SCOTT SIMON, HOST:
This is Weekend Edition from NPR News. I'm Scott Simon. Time for sports.
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SIMON: Tim Tebow and the Denver Broncos face Tom Brady and the Boston Patriots this weekend. Will angels on high find it hard to choose? An NFL wide receiver is indicted for drugs - selling, not even using. And Barry Bonds will have to spend a month in his mansion under house arrest. I think I know a pizza delivery guy on the West Coast who's going to have a very happy holiday. Joined now from member station WFCR in Amherst, Massachusetts by ESPN's Howard Bryant.
Howard, thanks for being with us.
HOWARD BRYANT: Good morning, Scott. How are you doing?
SIMON: You know, it's getting hazardous to use that theme anymore, because all the sports stories are about indictments. They're - well, let's get to what - I want to talk about hockey first, because one of the saddest stories to me over the past year - the biggest star in hockey, the great Sidney Crosby has been away from the game after a concussion. He came back. He played gloriously. He's now taken himself out of game because he doesn't feel right. You've also got Claude Giroux, Chris Pronger, Jeff Skinner all have head injuries. What kind of concussion problem does the NHL have?
BRYANT: The NHL has a concussion problem that is as big, if not bigger, than the problem in the National Football League. I think that you have the exact same type of physicality in the sport, where bigger, faster, stronger has finally become too big, too fast, too strong. And the game is simply not - the players aren't - they're too physical. The sport itself cannot handle the type of pounding.
And if you look at the type of hits, it's not the I went to a fight and a hockey game broke out. I mean, some of the hits that these guys have taken - when Sidney Crosby got his first concussion, or the one that kept him out last season, it wasn't even a huge hit. It didn't look very bad.
But the problem is is that the game itself has simply - the players are too big, it's too quick and the hits are just - they're too much for the human body.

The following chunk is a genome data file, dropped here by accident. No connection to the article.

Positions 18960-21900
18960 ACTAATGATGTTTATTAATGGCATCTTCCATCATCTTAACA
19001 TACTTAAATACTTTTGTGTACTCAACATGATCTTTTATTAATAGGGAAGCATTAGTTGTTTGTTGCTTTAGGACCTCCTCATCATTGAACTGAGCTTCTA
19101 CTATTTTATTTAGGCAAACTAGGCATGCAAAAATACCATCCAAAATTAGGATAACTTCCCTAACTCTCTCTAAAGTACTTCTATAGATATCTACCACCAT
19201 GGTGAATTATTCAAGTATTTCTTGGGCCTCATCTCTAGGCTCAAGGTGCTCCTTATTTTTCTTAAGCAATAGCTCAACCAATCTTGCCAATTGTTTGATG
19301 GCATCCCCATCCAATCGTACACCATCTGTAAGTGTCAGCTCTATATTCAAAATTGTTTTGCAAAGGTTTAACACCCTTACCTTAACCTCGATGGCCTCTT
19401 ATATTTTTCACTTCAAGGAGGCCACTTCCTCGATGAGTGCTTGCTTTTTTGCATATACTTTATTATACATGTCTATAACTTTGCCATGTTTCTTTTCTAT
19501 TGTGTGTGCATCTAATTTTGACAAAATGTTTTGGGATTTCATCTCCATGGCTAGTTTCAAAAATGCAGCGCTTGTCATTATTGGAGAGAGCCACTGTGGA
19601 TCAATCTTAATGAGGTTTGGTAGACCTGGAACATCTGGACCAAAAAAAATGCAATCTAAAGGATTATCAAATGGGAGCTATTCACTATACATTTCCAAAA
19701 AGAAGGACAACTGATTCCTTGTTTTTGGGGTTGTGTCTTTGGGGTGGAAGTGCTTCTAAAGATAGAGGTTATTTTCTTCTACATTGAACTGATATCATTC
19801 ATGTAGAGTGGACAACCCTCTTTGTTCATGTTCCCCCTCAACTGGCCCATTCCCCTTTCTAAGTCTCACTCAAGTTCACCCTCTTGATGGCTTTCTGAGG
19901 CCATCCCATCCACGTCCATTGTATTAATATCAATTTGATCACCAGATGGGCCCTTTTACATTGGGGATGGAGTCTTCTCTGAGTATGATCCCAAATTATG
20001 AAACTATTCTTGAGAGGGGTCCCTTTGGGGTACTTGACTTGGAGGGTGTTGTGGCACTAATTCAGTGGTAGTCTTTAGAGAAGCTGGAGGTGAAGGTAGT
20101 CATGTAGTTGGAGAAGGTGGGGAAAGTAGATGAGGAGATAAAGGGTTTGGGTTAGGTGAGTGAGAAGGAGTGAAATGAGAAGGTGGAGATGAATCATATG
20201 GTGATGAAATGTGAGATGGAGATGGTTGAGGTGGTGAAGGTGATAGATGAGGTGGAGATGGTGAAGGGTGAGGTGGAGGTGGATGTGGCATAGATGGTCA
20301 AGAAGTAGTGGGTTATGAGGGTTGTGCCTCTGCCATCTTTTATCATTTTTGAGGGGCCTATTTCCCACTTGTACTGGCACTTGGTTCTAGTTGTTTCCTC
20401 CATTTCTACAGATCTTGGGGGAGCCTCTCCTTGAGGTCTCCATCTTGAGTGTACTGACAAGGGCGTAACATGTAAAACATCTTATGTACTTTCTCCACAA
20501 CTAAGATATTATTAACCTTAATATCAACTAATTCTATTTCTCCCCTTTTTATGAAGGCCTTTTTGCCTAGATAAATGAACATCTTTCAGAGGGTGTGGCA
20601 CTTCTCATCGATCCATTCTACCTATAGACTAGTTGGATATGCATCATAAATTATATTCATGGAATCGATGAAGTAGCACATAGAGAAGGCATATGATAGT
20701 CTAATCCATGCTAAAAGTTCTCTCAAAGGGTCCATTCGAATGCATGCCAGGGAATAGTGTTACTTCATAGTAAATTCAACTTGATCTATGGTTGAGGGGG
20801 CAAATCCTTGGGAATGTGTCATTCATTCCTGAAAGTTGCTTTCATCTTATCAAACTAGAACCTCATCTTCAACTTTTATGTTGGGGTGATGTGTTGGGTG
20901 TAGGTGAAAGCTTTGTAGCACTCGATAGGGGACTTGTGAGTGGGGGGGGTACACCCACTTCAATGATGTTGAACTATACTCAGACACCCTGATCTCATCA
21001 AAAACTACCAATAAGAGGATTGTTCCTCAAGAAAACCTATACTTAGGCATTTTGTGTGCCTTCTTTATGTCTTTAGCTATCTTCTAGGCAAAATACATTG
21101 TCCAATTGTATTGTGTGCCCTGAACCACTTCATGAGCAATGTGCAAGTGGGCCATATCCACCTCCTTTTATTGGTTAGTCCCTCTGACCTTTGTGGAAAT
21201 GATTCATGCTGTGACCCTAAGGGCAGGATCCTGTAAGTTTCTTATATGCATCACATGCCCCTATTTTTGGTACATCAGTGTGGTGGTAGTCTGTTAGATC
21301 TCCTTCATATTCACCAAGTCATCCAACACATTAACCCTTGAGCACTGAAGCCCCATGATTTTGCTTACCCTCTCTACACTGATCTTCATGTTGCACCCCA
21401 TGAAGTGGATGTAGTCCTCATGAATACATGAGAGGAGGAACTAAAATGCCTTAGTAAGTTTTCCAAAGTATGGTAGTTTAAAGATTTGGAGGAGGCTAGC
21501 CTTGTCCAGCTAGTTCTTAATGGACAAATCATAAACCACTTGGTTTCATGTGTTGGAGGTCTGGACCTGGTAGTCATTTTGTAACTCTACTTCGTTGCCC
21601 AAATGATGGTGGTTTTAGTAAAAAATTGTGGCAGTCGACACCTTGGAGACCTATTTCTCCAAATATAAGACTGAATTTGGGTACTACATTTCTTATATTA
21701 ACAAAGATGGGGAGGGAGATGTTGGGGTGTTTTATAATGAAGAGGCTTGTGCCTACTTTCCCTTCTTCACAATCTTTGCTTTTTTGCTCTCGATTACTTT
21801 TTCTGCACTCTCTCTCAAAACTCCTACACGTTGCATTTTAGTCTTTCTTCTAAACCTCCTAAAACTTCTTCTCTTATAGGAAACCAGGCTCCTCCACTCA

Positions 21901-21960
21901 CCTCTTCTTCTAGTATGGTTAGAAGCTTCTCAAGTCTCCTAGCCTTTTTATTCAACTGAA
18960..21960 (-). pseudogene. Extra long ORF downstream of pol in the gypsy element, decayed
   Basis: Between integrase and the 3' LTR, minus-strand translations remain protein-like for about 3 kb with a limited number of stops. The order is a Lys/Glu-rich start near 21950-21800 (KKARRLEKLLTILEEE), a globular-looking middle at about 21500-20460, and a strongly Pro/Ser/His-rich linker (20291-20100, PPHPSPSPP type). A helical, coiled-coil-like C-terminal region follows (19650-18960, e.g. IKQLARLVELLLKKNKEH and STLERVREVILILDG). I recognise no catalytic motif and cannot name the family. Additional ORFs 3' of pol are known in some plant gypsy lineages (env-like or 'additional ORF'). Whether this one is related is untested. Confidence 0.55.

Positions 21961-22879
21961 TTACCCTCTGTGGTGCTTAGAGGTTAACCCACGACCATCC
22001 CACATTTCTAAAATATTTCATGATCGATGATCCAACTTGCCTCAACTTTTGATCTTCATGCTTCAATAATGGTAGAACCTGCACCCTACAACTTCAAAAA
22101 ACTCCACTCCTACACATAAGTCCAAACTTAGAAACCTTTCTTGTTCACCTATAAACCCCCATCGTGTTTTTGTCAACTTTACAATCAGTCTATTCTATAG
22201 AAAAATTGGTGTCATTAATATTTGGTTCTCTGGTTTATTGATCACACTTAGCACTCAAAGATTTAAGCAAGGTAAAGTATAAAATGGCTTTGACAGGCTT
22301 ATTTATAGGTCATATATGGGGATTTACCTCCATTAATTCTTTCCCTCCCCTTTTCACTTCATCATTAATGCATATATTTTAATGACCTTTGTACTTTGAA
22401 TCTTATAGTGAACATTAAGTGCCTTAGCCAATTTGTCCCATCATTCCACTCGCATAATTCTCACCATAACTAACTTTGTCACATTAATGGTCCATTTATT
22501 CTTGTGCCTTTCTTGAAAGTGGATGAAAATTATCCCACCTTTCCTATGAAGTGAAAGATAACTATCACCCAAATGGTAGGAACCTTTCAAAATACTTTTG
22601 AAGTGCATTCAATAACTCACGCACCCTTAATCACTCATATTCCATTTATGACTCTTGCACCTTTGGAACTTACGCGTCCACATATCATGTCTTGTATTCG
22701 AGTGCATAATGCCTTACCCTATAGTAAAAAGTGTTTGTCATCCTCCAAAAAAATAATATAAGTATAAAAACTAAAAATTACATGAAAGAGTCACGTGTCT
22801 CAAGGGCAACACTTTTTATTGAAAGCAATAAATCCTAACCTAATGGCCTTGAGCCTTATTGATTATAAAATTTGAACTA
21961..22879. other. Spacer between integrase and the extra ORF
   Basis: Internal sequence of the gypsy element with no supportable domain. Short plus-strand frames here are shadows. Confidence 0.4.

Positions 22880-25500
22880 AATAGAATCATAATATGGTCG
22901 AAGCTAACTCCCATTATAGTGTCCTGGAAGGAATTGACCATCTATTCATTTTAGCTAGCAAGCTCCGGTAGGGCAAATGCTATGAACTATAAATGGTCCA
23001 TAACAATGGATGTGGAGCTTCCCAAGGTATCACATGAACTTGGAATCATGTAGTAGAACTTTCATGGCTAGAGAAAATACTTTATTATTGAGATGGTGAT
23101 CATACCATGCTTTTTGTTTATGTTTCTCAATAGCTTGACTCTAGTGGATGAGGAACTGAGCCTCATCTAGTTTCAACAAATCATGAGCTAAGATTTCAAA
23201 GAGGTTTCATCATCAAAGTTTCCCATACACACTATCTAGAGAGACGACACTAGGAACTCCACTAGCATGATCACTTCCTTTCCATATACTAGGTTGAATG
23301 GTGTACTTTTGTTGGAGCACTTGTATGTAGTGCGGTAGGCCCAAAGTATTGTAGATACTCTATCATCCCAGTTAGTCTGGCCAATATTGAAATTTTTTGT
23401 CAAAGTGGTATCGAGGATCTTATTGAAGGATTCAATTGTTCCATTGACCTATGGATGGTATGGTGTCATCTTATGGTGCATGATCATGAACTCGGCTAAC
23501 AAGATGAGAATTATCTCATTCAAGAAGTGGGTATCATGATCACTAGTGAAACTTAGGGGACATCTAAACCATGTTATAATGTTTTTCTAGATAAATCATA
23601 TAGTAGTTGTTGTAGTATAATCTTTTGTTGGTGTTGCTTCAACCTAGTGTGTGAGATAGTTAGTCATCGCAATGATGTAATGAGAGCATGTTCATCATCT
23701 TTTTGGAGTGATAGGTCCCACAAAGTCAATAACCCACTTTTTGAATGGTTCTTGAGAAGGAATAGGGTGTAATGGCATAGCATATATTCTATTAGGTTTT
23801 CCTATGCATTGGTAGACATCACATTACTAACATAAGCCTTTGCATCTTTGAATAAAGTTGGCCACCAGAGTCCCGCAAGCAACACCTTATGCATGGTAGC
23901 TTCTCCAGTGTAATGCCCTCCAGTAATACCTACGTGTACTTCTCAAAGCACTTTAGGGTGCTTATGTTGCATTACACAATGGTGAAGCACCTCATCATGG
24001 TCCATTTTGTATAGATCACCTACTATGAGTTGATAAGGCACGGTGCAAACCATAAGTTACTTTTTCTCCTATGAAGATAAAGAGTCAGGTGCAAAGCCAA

SIMON: We'll talk about this for the rest of the season. NFL: the Denver Broncos and Tim Tebow play the New England Patriots and Tom Brady. Now, let's try and ignore all the national debate about Tebow kneeling, expressing religious feeling on the field. It's a football game. The Patriots are great, but they've been limping a bit. The Broncos may seem incomplete, but they're hot.
BRYANT: I think the Broncos are actually going to win this game because I think the Patriots are so beat up and they can't play defense. They haven't been a good defensive team all year. And for all the talk about Tim Tebow, for all the talk about what the Denver Broncos are doing, they do two things that you have to do to win football games. They run the ball and they play defense.
And if you do those two things, you're going to be in every game for the most part, and especially if you have a quarterback who doesn't do anything for three quarters and then turns into Johnny Unitas in the fourth quarter.
So I think it's going to be a very, very difficult game for the Patriots. And I think it's going to be a really difficult game for them because in the fourth quarter the Broncos run the ball and the quarterback runs the ball. And if the Patriots aren't physical, I think Denver's going to run right over them. But the Patriots also have Tom Brady and that makes up for a lot.
SIMON: Yeah. Chicago Bears receiver, now former Bears receiver, Sam Hurd arrested on federal drug dealing charges. I want to point out he was with the Dallas Cowboys for many years before that. How serious could this case be?
BRYANT: Well, this can be serious across - obviously it's - when you're trying to buy millions of dollars a month in cocaine and marijuana, at least according to the investigation, it's devastating for him naturally.
And it's going to be devastating for the league because part of that charge - part of the criminal complaint - has him essentially or allegedly trying to sell to other NFL players, which means you've got a scandal. You've got a drug dealer in one of the clubhouses.
Obviously, you don't take everything or anything in a police report as fact because it's only one side of it. But if any of this is true, if any of this investigation is true, I think playing football is the last thing that Sam Hurd's going to be worrying about.
SIMON: Barry Bonds sentenced to 30 days of house arrest, two years of probation for giving misleading testimony before a federal grand jury eight years ago about steroids. Our Tom Goldman is going to report on that in a moment. Is this a sentence you expected?
BRYANT: Well, I didn't think he was going to go to jail. I mean, none of these guys went to jail, except for Greg Anderson. I think the hard part is is that Roger Clemens and Barry Bonds were supposed to be the end of the steroid era in baseball and we could all move on. Now, you've got Ryan Brown of the Milwaukee Brewers failing a drug test. So it never ends. But Barry Bonds, I think this is exactly what people thought was going to happen.
SIMON: ESPN's Howard Bryant, thanks so much.
BRYANT: My pleasure. Transcript provided by NPR, Copyright NPR.